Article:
Formula electric vehicle team earns fourth place at international competition Twitter
By Bryan Hay
Facing raw, rainy New England weather and other competitive engineering schools, Lafayette’s formula electric vehicle team brought home an impressive fourth-place trophy in its first year at the international Formula Hybrid Competition at New Hampshire Motor Speedway.
“It’s better than we possibly could have hoped,” said Chris Nadovich, director of laboratories in the electrical and computer engineering department and co-team adviser with Jeff Helm, associate professor and head of mechanical engineering, and John Nestor, professor of electrical and computer engineering. “We finished in fourth place out of 10 teams in the all-electric division, coming in right behind Princeton, Georgia Tech, and University of Vermont. In addition to the fourth-place finish, we won the Fiat-Chrysler Professionalism award.”
Nadovich said students worked around the clock to overcome difficult conditions, making it through all multidisciplinary technical inspections that allowed the team to race on the track in the endurance event over the multi-day competition the first weekend in May.
“We arrived in the rain and conducted the first round of inspections in an unprotected parking lot under a tarp,” he said. “The second day we moved into garages, but it was just as cold and raw.”
Judges identified numerous issues with the car that needed to be corrected, and students had to scramble to disassemble and rework major components. Each time the car was put back together new bugs would emerge that needed to be diagnosed and repaired.
“All of this was accomplished under relentless time pressure,” Nadovich said. “Despite these challenges, it all came together in the end.”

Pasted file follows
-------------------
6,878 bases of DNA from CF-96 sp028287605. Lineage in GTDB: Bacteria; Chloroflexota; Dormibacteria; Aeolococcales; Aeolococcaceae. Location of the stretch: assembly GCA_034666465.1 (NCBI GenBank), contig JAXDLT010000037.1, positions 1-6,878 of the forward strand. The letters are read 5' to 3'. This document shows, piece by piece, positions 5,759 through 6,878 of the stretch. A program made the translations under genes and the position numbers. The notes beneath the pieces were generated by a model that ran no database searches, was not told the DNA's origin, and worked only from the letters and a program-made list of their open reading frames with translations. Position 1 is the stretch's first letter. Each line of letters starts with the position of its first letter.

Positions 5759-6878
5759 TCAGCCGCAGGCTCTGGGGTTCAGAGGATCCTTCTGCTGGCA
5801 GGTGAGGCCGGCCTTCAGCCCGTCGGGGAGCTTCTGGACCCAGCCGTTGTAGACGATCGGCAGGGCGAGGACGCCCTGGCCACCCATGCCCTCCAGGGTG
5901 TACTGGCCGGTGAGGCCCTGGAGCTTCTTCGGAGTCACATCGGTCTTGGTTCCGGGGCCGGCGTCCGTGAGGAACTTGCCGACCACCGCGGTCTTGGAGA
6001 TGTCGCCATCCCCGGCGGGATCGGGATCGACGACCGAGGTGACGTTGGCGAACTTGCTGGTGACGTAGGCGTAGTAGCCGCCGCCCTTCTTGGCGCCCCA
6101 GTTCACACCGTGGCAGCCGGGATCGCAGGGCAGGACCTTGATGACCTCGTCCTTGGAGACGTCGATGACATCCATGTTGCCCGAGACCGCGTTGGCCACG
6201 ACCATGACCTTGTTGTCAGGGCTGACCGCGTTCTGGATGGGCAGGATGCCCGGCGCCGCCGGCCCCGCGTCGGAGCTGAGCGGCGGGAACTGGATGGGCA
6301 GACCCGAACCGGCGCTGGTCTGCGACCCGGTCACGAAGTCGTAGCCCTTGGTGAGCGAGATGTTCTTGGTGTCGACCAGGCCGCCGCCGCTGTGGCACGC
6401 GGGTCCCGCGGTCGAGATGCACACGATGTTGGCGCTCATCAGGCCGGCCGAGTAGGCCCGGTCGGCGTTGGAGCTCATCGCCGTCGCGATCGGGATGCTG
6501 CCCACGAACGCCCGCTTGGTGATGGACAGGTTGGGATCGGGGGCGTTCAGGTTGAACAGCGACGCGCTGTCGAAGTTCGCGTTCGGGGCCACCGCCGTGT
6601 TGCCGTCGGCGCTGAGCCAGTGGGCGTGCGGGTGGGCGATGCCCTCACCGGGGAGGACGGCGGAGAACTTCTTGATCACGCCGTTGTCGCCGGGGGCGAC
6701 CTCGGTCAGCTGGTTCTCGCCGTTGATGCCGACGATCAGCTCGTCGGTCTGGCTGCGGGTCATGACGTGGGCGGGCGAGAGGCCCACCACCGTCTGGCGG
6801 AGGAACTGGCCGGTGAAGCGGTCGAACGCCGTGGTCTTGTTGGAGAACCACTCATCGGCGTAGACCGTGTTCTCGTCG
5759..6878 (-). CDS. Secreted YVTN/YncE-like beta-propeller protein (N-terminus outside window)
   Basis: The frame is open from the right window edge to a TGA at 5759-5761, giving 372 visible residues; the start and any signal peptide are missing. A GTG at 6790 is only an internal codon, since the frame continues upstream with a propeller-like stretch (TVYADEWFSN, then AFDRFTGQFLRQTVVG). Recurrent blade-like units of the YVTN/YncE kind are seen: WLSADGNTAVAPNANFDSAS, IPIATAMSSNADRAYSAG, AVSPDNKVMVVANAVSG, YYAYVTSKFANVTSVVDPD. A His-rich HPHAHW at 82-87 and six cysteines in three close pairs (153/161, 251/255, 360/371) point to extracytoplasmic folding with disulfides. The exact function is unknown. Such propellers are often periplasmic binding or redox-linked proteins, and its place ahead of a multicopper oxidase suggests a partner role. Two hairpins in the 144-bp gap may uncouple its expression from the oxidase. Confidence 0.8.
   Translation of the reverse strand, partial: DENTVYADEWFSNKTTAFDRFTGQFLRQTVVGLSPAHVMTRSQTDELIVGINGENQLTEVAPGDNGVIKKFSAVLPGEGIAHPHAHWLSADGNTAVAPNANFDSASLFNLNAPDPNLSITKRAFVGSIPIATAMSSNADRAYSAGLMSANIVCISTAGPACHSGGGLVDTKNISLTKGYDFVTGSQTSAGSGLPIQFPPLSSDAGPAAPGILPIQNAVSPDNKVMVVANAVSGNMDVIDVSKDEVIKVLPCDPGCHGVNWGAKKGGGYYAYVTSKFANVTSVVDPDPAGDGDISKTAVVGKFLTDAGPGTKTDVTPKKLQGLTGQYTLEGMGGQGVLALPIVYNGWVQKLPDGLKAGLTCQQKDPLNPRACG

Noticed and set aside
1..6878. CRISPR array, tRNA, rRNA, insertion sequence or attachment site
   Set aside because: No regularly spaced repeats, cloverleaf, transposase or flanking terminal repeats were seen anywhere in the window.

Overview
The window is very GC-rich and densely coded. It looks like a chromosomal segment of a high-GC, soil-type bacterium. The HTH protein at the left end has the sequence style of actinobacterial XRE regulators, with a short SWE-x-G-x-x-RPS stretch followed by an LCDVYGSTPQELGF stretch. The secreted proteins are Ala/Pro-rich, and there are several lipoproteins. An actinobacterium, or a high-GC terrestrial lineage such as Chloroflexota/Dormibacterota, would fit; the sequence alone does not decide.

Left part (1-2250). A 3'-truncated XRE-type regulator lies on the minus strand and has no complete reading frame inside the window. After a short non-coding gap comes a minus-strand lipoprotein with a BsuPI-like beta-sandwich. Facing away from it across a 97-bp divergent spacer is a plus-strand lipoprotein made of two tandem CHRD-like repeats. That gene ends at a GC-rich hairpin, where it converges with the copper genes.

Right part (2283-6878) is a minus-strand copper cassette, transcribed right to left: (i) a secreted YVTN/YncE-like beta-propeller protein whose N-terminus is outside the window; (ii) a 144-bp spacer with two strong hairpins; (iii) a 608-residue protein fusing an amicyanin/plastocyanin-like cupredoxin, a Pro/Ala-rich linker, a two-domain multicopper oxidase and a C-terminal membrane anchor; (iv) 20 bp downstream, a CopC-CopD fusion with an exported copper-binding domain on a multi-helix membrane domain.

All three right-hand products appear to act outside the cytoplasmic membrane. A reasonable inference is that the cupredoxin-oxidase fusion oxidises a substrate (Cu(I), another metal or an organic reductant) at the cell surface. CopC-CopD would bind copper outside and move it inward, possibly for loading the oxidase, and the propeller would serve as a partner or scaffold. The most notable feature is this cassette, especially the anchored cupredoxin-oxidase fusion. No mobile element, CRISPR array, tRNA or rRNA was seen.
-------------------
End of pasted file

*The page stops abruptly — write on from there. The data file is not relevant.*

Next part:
The team managed to complete technical inspections just in time to participate in the endurance event. Because there was a threat of rain, Lafayette team members had a difficult final choice: Should they subject the car to a rain test or risk damaging unprotected electronics?
“We wanted to bring home a working car and decided to decline the rain test,” Nadovich said. “Fortunately, luck was with us. The students hustled the car to the starting line and were ready for the earliest starting time. The rain had not yet arrived, and we were permitted to race on the still dry track.”
Unfortunately, the car broke down part way through the endurance event, but the team’s point total was high enough for a solid fourth place, besting many well-known engineering schools such as Yale, IIT, and Tufts. Ten schools participated in the all-electric division.
“This is a very satisfying result for our first year reaching the competition,” Nadovich said. “The combined work of about 200 electrical and computer engineering and mechanical engineering students this year and over the past several years is represented in this car.”
In preparation for the competition, the Lafayette team spent long afternoons testing and refining the electric car on the parking lot at Metzgar Fields.
The car is controlled by 34 onboard computers, and its 60 kilowatts of power are fueled by four lithium battery packs, allowing for about a 40-mile capacity. It weighs about 900 pounds. Suited up and strapped in for a test drive the week before the competition, John Alger ’18 (mechanical engineering) responded to a checklist of details from his teammates: voltage check, dashboard displays, cooling system, brakes and throttle. Designed for safety, the car is equipped with emergency stop buttons on both sides of the cockpit.